Treat everyone like a CEO
I hope you didn’t try to click on the image as though it was a video. I do have the video and I’m happy to send it to you along with the link to where I learned even more about the man I’m sharing with you today. His name is Jermaine. Jermaine J. Jones. The clip I have is him telling everyone it’s what you do every day, all day, not just when someone’s watching. But believe me there were lots of people watching Jermaine and for good reason.
On a recent overnight stay in New York he was the highlight of my trip. Yes, the dinner was really good, the Broadway show very entertaining, the hotel quite nice and the crowds as expected or maybe even larger than usual, but it was this man – Jermaine whose story I’ll be sharing for a while. I’m chiming in! I’m on the “Jermaine is great” train.
Here’s the thing. I was recently traveling from New York to Connecticut with a group of CEOs. As we waited, there was some confusion about which track our train was leaving from – the monitor said one thing, but Jermaine said another. Loudly, he started helping people while sharing blips on customer service training and the “proof” of great customer service is what you do every day…not what you do in training! He was entertaining a crowd of anxious travelers who didn’t want to miss the already slightly behind schedule train. He had everyone in stitches. He was espousing how important it is to treat everyone like they’re a CEO. How appropriate. He had no idea we actually were a group of CEOs. He had no idea who we were, nor would he have cared. He treats everyone as if they are the most important customer there is! Jermaine could write a book on customer service. We should all hope he does and then we should read it.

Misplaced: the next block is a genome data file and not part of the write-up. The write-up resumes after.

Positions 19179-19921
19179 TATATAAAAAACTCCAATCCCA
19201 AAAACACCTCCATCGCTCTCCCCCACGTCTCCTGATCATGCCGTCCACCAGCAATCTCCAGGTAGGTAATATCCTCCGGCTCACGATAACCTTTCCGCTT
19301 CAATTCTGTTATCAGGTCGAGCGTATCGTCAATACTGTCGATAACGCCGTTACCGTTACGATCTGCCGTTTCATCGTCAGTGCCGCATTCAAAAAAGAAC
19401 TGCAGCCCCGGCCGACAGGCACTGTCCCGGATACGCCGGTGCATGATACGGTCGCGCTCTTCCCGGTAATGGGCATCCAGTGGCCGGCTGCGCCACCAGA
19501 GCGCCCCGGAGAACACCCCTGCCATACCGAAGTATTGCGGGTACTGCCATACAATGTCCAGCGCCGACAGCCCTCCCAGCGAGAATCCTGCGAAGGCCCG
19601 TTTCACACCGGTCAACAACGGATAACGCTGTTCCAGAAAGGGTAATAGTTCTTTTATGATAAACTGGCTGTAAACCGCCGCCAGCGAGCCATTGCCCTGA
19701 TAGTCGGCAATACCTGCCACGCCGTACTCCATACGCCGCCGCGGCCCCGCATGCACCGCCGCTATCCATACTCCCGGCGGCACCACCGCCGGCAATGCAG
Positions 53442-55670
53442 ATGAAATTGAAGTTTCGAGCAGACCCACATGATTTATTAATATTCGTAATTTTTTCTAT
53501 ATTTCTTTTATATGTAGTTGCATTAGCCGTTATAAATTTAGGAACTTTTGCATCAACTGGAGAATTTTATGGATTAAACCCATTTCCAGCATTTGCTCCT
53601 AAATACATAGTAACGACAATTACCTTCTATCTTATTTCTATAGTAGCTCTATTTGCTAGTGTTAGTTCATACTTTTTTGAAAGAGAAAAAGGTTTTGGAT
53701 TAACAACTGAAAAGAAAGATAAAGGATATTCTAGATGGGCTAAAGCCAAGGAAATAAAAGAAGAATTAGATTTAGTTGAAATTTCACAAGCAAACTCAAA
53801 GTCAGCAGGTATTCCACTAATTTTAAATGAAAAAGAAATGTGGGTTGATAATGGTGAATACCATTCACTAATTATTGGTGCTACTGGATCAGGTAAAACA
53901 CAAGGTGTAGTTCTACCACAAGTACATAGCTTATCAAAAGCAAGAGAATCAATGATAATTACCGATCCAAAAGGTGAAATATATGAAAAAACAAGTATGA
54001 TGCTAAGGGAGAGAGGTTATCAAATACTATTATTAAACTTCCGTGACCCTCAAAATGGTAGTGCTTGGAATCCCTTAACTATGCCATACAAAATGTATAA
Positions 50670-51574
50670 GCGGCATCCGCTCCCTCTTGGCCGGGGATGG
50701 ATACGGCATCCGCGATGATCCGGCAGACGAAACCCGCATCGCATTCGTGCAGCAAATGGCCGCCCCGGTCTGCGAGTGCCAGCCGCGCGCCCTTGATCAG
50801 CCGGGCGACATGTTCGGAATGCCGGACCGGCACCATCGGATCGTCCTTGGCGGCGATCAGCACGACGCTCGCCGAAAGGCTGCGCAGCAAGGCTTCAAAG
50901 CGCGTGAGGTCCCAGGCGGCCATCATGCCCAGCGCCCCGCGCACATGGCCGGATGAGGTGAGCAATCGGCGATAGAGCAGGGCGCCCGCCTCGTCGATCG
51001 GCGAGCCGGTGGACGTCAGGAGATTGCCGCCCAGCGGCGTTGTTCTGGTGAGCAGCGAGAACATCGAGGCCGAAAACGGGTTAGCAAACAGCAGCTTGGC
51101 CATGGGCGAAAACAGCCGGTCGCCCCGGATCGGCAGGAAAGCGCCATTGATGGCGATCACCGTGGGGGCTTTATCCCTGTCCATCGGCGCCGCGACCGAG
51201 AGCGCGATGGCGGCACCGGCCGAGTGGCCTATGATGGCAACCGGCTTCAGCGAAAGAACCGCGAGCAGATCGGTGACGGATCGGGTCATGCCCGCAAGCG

I’m always intrigued when I encounter someone who clearly loves their job. As the saying goes, “Going the extra mile is never crowded, all lanes are flowing smoothly.” I’m intrigued and when possible, I want to learn more about the person so I can learn, be energized and influenced by them. That was certainly with Jermaine. It’s clear that he goes the extra mile for the customer. Shouldn’t we all strive to deliver a perfect experience and inspire others to do the same? And isn’t it the small stuff that turns out to be the big stuff in positively impacting someone?
When I Googled Jermaine, I quickly learned that I wasn’t alone in my response to him. You can see what I mean on Amtrak’s Facebook.
“Incredible experience having Jermaine help out at Penn. I wrote an email to Richard Anderson, current CEO of Amtrak. I hope he got it. Every time I’m through Penn, I email Jermaine so I can say hi and get a quick blessing. My daily mantra is now WWJD–What would Jermaine Do? “
“Jermaine Jones made my departure from a recent trip to the city smooth, positive, and even fun. He is a joy- makes all around him feel better- even stressed out and lost travelers. An asset to Amtrak and our society.”
My message is don’t let people contaminate you unless it’s people like Jermaine. Strive to be an example yourself that can inspire others. Your customers, internal and external to your company deserve the best you can offer them. Think about what Jermaine practices – holding yourself accountable, even when no one is watching. We can always find ways to pass blame to others, our jobs, even our industries for how we act or don’t act. Jermaine said that if you treat everyone you encounter as the CEO, you never have to change your behavior, because it becomes a lifestyle. Jermaine says character is built when no one is watching. We must always give our best, especially when no one is watching.
Jermaine was gracious enough to give me a business card when I asked his name, so I’ve told him personally about the impact he had. I hope you get a chance to meet Jermaine someday and in the meantime watch for others like him. They are out there. They are inspirational. They are many of you. Keep up the good work, no matter what and I know it’ll have impact like it did for me last week in Penn Station.